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Cultural Humility: A Way to Reduce LGBTQ Health Disparities at the End of Life.
Am J Hosp Palliat Care 2019; :1049909119880548AJ

Abstract

Sexual and gender minorities experience disparities throughout the life course. These are especially detrimental at the end-of-life and can include disenfranchised grief, homophobia and transphobia from medical staff, and forced outing. The best healthcare training approach to ameliorate health disparities is debated. Cultural competency trainings for clinicians have been commonly proposed by major medical institutions and certifying bodies to ameliorate lesbian, gay, bisexual, transgender, and queer or questioning (LGBTQ) health disparities. However, cultural competency trainings have limitations, including (1) false competence, (2) measurement issues, and (3) ecological fallacy (i.e., assuming individuals conform to the norms of their cultural group). The purpose of this commentary is to describe the limitations of cultural competency training and argue for healthcare systems to implement cultural humility trainings as a way to reduce LGBTQ health disparities at the end-of-life. The strengths of cultural humility training include focus on (1) individuals instead of their cultural groups, (2) self-reflection, and (3) active listening. While there are challenges to implementing cultural humility trainings in the health-care system, we assert that these trainings align with the aims of healthcare systems and can be an essential tool in reducing LGBTQ health disparities. We suggest practical components of successful cultural humility trainings including leadership buy-in, appropriate outcome measurements, multiple training sessions, and fostering a safe reflection space.

Authors+Show Affiliations

Department of Supportive Oncology, Levine Cancer Institute, Charlotte, NC, USA.Department of Supportive Oncology, Health Services Researcher, Levine Cancer Institute, Charlotte, NC, USA.

Pub Type(s)

Journal Article

Language

eng

PubMed ID

31607141

Citation

Sprik, Petra, and Danielle Gentile. "Cultural Humility: a Way to Reduce LGBTQ Health Disparities at the End of Life." The American Journal of Hospice & Palliative Care, 2019, p. 1049909119880548.
Sprik P, Gentile D. Cultural Humility: A Way to Reduce LGBTQ Health Disparities at the End of Life. Am J Hosp Palliat Care. 2019.
Sprik, P., & Gentile, D. (2019). Cultural Humility: A Way to Reduce LGBTQ Health Disparities at the End of Life. The American Journal of Hospice & Palliative Care, p. 1049909119880548. doi:10.1177/1049909119880548.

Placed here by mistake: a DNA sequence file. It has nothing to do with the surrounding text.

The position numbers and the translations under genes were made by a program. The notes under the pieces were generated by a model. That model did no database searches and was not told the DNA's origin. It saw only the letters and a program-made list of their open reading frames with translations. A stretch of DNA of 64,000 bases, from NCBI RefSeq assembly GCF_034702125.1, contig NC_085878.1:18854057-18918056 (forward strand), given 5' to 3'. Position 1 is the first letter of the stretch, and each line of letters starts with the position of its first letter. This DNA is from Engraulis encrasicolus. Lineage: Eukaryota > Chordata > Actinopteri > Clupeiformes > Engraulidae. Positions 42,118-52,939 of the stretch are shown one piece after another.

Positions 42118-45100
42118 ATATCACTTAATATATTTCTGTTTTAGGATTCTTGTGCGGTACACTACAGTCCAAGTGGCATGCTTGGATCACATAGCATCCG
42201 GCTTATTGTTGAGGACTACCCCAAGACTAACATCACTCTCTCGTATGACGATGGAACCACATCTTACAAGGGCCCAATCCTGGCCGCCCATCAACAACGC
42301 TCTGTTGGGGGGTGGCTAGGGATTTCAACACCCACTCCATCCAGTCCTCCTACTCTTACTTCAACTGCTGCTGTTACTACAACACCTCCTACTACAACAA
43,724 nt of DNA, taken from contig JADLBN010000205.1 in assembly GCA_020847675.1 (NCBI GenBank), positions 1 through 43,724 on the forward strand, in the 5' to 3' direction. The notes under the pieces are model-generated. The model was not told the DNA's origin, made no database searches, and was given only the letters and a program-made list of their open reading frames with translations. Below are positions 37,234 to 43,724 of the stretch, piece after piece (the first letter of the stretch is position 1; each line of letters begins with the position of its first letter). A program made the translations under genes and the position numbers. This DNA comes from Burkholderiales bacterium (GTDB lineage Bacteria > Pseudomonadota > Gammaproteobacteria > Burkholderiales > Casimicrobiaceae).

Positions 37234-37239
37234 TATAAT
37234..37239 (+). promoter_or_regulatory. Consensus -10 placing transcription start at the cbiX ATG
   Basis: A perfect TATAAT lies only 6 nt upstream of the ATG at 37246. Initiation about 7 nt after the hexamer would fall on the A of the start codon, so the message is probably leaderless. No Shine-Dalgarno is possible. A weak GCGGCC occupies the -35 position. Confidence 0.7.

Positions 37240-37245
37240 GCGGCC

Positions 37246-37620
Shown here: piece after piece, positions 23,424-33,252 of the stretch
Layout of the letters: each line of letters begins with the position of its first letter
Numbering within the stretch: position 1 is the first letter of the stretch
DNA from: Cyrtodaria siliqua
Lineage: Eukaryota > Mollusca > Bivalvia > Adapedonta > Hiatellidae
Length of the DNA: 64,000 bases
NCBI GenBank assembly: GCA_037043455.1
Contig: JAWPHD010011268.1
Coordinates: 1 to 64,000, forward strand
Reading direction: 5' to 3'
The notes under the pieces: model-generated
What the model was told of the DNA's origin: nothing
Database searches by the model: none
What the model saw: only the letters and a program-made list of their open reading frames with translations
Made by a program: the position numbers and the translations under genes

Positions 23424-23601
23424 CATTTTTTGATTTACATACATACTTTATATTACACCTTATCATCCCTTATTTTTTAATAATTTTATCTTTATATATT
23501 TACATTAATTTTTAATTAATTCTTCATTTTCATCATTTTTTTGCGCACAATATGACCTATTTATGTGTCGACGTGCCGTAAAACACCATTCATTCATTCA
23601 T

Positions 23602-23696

Sprik P, Gentile D. Cultural Humility: a Way to Reduce LGBTQ Health Disparities at the End of Life. Am J Hosp Palliat Care. 2019 Oct 13;1049909119880548. PubMed PMID: 31607141.
* Article titles in AMA citation format should be in sentence-case
TY - JOUR T1 - Cultural Humility: A Way to Reduce LGBTQ Health Disparities at the End of Life. AU - Sprik,Petra, AU - Gentile,Danielle, Y1 - 2019/10/13/ PY - 2019/10/15/entrez KW - LGBTQ KW - cultural competence KW - cultural humility KW - end of life KW - health disparities KW - training SP - 1049909119880548 EP - 1049909119880548 JF - The American journal of hospice & palliative care JO - Am J Hosp Palliat Care N2 - Sexual and gender minorities experience disparities throughout the life course. These are especially detrimental at the end-of-life and can include disenfranchised grief, homophobia and transphobia from medical staff, and forced outing. The best healthcare training approach to ameliorate health disparities is debated. Cultural competency trainings for clinicians have been commonly proposed by major medical institutions and certifying bodies to ameliorate lesbian, gay, bisexual, transgender, and queer or questioning (LGBTQ) health disparities. However, cultural competency trainings have limitations, including (1) false competence, (2) measurement issues, and (3) ecological fallacy (i.e., assuming individuals conform to the norms of their cultural group). The purpose of this commentary is to describe the limitations of cultural competency training and argue for healthcare systems to implement cultural humility trainings as a way to reduce LGBTQ health disparities at the end-of-life. The strengths of cultural humility training include focus on (1) individuals instead of their cultural groups, (2) self-reflection, and (3) active listening. While there are challenges to implementing cultural humility trainings in the health-care system, we assert that these trainings align with the aims of healthcare systems and can be an essential tool in reducing LGBTQ health disparities. We suggest practical components of successful cultural humility trainings including leadership buy-in, appropriate outcome measurements, multiple training sessions, and fostering a safe reflection space. SN - 1938-2715 UR - https://www.unboundmedicine.com/medline/citation/31607141/Cultural_Humility:_A_Way_to_Reduce_LGBTQ_Health_Disparities_at_the_End_of_Life L2 - http://journals.sagepub.com/doi/full/10.1177/1049909119880548?url_ver=Z39.88-2003&rfr_id=ori:rid:crossref.org&rfr_dat=cr_pub=pubmed DB - PRIME DP - Unbound Medicine ER -